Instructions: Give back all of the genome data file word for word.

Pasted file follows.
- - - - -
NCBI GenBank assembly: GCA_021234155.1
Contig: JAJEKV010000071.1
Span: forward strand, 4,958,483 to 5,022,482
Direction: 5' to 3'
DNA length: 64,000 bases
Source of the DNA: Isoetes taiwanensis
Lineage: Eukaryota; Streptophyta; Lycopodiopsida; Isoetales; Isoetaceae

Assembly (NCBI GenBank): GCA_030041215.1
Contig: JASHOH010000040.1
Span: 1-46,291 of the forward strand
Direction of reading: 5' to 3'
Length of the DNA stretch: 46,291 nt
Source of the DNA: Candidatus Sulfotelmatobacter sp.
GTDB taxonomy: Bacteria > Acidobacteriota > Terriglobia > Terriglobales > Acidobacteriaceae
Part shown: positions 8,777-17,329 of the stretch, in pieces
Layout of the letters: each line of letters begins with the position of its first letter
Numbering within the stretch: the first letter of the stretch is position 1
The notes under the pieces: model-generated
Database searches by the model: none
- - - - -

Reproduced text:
NCBI GenBank assembly: GCA_021234155.1
Contig: JAJEKV010000071.1
Span: forward strand, 4,958,483 to 5,022,482
Direction: 5' to 3'
DNA length: 64,000 bases
Source of the DNA: Isoetes taiwanensis
Lineage: Eukaryota; Streptophyta; Lycopodiopsida; Isoetales; Isoetaceae

Assembly (NCBI GenBank): GCA_030041215.1
Contig: JASHOH010000040.1
Span: 1-46,291 of the forward strand
Direction of reading: 5' to 3'
Length of the DNA stretch: 46,291 nt
Source of the DNA: Candidatus Sulfotelmatobacter sp.
GTDB taxonomy: Bacteria > Acidobacteriota > Terriglobia > Terriglobales > Acidobacteriaceae
Part shown: positions 8,777-17,329 of the stretch, in pieces
Layout of the letters: each line of letters begins with the position of its first letter
Numbering within the stretch: the first letter of the stretch is position 1
The notes under the pieces: model-generated
Database searches by the model: none